The Trans-Atlantic Slave Trade began around the mid-fifteenth century when Portuguese interests in Africa moved away from the fabled deposits of gold to a much more readily available commodity — slaves. By the seventeenth century the trade was in full swing, reaching a peak towards the end of the eighteenth century. It was a trade which was especially fruitful, since every stage of the journey could be profitable for merchants — the infamous triangular trade.

Slave exports

Between 1450 and the end of the nineteenth century, slaves were obtained from along the west coast of Africa with the full and active co-operation of African kings and merchants. (There were occasional military campaigns organized by Europeans to capture slaves, especially by the Portuguese in what is now Angola, but this accounts for only a small percentage of the total.)

It appears it hasn’t stopped since. This below is one of many such heart wrenching reports.

Sickening. UN Watch is quite correct and the representative from Mauritania is far from honest

Slavery’s last stronghold: link

Mauritania’s endless sea of sand dunes hides an open secret: An estimated 10% to 20% of the population lives in slavery. But as one woman’s journey shows, the first step toward freedom is realizing you’re enslaved.

Moulkheir Mint Yarba returned from a day of tending her master’s goats out on the Sahara Desert to find something unimaginable: Her baby girl, barely old enough to crawl, had been left outdoors to die.

The usually stoic mother — whose jet-black eyes and cardboard hands carry decades of sadness — wept when she saw her child’s lifeless face, eyes open and covered in ants, resting in the orange sands of the Mauritanian desert. The master who raped Moulkheir to produce the child wanted to punish his slave. He told her she would work faster without the child on her back.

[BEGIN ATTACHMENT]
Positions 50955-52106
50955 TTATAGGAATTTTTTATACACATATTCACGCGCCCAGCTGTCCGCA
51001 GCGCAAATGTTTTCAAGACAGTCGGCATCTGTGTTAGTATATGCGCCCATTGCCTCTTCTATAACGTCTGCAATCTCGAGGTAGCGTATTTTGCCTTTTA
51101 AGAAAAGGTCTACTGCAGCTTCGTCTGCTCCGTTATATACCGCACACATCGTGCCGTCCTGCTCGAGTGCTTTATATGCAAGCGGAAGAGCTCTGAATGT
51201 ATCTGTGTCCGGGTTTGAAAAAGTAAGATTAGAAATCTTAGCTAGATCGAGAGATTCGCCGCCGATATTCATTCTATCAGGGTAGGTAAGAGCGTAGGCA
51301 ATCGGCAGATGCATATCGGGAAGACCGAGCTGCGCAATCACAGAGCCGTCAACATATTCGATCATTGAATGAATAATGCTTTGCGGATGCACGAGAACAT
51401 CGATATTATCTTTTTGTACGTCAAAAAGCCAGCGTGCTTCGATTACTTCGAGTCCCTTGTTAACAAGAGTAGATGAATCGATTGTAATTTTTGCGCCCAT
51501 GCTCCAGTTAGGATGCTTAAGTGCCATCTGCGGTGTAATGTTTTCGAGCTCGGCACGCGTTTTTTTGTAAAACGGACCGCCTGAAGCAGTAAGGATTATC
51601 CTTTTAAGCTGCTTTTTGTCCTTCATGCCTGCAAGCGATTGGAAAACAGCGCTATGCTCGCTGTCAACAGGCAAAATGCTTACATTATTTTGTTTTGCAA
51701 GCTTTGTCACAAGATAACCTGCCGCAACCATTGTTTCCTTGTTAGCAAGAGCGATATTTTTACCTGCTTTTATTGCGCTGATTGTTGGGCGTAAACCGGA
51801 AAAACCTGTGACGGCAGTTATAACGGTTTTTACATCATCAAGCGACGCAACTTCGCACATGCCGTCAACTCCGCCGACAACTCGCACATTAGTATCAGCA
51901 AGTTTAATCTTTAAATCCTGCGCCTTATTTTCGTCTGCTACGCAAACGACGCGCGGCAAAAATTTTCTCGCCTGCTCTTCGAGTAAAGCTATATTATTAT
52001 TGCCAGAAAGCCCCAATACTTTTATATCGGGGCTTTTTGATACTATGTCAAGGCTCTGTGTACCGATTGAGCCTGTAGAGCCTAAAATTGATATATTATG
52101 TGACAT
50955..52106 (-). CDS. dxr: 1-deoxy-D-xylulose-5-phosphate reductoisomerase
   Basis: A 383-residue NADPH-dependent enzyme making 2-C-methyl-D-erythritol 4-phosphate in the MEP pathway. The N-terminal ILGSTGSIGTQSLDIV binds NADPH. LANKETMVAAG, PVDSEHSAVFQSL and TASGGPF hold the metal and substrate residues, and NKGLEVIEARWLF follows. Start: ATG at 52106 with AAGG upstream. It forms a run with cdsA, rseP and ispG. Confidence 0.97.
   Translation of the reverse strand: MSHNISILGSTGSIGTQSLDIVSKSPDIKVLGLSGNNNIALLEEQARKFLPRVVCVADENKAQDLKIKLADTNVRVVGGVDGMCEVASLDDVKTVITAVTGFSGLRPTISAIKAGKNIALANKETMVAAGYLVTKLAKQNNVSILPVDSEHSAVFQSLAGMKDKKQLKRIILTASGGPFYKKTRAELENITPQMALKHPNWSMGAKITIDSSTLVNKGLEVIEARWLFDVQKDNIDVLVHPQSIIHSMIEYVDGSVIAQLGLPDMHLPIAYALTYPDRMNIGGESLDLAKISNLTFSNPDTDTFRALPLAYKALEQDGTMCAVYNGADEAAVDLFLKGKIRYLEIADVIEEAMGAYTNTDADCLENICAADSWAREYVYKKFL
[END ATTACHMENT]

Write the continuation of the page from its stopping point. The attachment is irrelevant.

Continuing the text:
Trying to pull herself together, Moulkheir asked if she could take a break to give her daughter a proper burial. Her master’s reply: Get back to work.

“Her soul is a dog’s soul,” she recalls him saying.

Later that day, at the cemetery,

“We dug a shallow grave and buried her in her clothes, without washing her or giving her burial rites.”

“I only had my tears to console me,” she would later tell anti-slavery activists, according to a written testimony. “I cried a lot for my daughter and for the situation I was in. Instead of understanding, they ordered me to shut up. Otherwise, they would make things worse for me — so bad that I wouldn’t be able to endure it.”

Slavery: Mauritania – The story of Moulkheir Mint Yarba


Moulkheir Mint Yarba escaped from slavery in 2010. She was born into slavery and never knew her parents. “I think my master killed them,” she told IRIN, though they may have been enslaved to other families. Yarba was repeatedly beaten and raped by her master, bearing seven children by him, one of which her owners killed, she says, to punish her. In 2007 just after the law was passed, Yarba was passed on to another family, who continued to beat her and her children, and raped her daughter. Her daughter fell pregnant by her master who then forcibly aborted the pregnancy.

Yarba’s brother learned of her whereabouts and informed SOS Esclaves, who drove to the location, and called on the local police to intervene. They did, freeing Yarba and all of her children though their owner tried to stop them.

Life is easier now for Yarba. She used to wake at 4am to start her chores and look after the animals, and she highly values her freedom. The Commission for Human Rights helps pay for her children’s education, the family’s medical expenses, basic food needs and rent, while SOS Esclaves has trained her to sew and dye clothes to raise a little income. But deep scars remain, and her daughter, who suffered severe beating and rape from a young age, remains visibly traumatized. “I want to put all of this history behind me,” said her daughter.

Yarba’s dream now is to see her children succeed.

“My dream is for my children to grow up and do well so they can look after me,” she told IRIN.